Material Type: Activity/Lab

Authors: Emily Sappington, Mila Taylor

Abrupt Climate Change

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This lesson focuses on a current issue in science in order to help students understand the process by which scientific knowledge is developed and refined. The goal of science is to advance human understanding of the natural world and that sometimes means changing long-held views. According to recent studies, many students think that changes come mainly through facts and improved observational and measuring technology. However, they often do not make the distinction that advancements or changes can come from both new observations and reinterpreting old observations.

Material Type: Lesson Plan, Teaching/Learning Strategy

What Is the Design Process?

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This video segment, adapted fromThinking Big, Building Small, demonstrates each part of the engineering design process, which is fundamental to any successful project. Though it does this in the context of building skyscrapers, the process is applicable to any sort of project, including constructing schools, building bridges, and even manufacturing sneakers. Students will recognize the value of going through its steps sequentially when constructing scale models. Recommended for: Grades 3-12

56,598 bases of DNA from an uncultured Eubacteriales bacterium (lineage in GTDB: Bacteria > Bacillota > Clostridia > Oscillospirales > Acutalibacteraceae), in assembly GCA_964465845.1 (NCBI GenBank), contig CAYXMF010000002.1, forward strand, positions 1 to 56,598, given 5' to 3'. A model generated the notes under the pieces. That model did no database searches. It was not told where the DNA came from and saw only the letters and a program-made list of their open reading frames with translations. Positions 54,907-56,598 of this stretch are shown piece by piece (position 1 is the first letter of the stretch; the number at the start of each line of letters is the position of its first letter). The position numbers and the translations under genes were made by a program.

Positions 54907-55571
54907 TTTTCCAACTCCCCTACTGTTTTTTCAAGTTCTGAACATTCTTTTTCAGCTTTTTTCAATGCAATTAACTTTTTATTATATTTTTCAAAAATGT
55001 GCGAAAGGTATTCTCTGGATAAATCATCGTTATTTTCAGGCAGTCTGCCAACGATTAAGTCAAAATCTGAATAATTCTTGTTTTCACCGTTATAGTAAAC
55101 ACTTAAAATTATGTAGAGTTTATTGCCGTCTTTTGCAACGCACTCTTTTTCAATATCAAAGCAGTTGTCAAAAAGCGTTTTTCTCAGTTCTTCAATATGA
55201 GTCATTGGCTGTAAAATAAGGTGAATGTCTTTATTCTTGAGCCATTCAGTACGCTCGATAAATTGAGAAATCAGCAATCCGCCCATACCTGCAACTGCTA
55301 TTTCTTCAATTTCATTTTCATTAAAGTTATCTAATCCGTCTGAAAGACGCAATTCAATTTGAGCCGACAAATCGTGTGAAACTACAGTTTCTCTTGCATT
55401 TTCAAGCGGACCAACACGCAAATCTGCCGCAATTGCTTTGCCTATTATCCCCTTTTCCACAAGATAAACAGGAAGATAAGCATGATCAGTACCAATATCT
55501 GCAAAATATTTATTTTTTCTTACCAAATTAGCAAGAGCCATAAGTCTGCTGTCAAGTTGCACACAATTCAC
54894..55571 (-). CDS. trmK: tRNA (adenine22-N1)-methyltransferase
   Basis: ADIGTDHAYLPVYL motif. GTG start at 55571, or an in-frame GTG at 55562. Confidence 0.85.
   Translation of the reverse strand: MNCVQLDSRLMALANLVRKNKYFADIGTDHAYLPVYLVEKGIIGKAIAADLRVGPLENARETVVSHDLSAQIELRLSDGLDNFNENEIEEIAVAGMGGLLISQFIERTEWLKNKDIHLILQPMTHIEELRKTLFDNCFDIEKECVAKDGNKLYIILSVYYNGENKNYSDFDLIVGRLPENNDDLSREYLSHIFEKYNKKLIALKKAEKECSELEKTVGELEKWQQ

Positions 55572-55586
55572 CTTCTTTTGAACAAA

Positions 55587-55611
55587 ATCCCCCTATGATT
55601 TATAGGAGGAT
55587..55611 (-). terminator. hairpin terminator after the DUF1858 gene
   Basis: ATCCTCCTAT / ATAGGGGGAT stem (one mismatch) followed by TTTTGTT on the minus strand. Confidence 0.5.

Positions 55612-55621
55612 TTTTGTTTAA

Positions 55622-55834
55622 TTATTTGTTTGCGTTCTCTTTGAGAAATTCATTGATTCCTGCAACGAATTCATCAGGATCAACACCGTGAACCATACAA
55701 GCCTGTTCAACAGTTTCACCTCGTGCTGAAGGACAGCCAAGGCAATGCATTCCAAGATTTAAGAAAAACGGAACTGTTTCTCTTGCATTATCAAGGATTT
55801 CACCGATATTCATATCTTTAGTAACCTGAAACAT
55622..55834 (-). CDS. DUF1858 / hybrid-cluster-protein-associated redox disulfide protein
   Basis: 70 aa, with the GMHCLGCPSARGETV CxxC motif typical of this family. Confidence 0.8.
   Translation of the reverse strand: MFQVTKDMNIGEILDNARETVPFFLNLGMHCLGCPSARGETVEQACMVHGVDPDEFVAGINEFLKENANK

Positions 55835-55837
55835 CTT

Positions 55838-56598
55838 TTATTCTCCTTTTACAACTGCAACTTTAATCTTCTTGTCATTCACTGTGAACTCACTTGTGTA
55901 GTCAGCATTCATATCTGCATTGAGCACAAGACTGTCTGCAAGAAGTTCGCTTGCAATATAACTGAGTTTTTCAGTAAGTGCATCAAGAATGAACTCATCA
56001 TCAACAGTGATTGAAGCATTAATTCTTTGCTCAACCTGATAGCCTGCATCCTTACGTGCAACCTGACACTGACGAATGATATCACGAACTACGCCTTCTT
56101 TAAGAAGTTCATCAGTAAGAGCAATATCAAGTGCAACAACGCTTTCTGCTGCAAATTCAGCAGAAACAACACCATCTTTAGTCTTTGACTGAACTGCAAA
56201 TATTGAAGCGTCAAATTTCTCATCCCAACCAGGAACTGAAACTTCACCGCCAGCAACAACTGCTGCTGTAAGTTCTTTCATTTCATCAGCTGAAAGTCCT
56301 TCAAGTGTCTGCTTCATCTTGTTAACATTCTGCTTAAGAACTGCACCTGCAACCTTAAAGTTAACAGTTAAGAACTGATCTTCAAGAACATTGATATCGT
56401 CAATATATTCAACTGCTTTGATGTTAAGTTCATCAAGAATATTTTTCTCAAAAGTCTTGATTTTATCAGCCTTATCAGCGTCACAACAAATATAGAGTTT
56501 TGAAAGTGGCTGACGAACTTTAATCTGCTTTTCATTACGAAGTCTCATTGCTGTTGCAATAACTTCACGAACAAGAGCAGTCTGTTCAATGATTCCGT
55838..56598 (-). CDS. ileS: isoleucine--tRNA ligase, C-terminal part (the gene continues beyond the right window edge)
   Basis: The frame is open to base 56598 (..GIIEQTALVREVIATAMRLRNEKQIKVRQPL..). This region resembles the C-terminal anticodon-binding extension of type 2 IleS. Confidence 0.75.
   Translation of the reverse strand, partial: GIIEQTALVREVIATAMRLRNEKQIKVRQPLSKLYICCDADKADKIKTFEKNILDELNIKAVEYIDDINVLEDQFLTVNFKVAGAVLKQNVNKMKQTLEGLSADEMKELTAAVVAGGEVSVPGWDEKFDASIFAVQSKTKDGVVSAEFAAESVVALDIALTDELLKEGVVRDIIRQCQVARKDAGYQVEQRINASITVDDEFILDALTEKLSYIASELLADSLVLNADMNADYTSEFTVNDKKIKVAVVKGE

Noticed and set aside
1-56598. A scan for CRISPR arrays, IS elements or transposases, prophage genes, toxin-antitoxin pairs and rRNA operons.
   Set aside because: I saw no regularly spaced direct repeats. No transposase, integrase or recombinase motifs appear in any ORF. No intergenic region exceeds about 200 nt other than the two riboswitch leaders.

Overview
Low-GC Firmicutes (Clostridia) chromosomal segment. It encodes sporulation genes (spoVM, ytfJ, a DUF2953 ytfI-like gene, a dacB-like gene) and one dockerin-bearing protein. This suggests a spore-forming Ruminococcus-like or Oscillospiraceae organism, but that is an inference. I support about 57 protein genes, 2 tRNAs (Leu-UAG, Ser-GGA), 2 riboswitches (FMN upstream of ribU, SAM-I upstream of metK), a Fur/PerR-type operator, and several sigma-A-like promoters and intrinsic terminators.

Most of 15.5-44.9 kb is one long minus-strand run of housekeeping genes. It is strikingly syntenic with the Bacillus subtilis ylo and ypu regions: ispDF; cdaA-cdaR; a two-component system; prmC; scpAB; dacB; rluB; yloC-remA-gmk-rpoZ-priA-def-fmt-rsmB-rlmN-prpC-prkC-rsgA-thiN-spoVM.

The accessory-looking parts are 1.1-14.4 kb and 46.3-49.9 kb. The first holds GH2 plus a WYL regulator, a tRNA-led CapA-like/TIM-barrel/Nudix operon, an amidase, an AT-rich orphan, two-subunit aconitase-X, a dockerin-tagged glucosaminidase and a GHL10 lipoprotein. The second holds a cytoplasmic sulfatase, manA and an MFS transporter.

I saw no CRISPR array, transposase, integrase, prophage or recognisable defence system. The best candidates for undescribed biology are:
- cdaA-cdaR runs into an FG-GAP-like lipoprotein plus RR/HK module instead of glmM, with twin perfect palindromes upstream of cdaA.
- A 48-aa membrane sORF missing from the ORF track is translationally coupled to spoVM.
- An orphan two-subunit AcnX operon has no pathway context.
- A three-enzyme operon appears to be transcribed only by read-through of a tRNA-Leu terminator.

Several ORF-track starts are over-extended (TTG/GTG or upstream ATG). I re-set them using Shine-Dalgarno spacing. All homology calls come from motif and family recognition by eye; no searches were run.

Material Type: Activity/Lab

Authors: National Science Foundation, WGBH Educational Foundation

Understanding Ocean Acidification: Hands-on Demos and Activities

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This website presents hands-on demonstrations and experiments done at the Ocean Acidification workshop, July 2012. The site also includes presentations by scientists and educators, useful links, and an ocean pledge that explains on a personal level what you can do to reduce CO2 emissions. The hands-on activities will help demonstrate and explore the effects of increasing carbon dioxide on the acidity of the ocean and learn about impacts an acidic ocean has on marine organisms, the ocean food web, and humans. You will also investigate the causes for increased ocean acidity and learn about ways to minimize your impact.

Material Type: Activity/Lab

Author: NOAA Channel Islands National Marine Sanctuary

Here Comes the Hurricane! Saving Lives through Logical Reasoning and Computer Science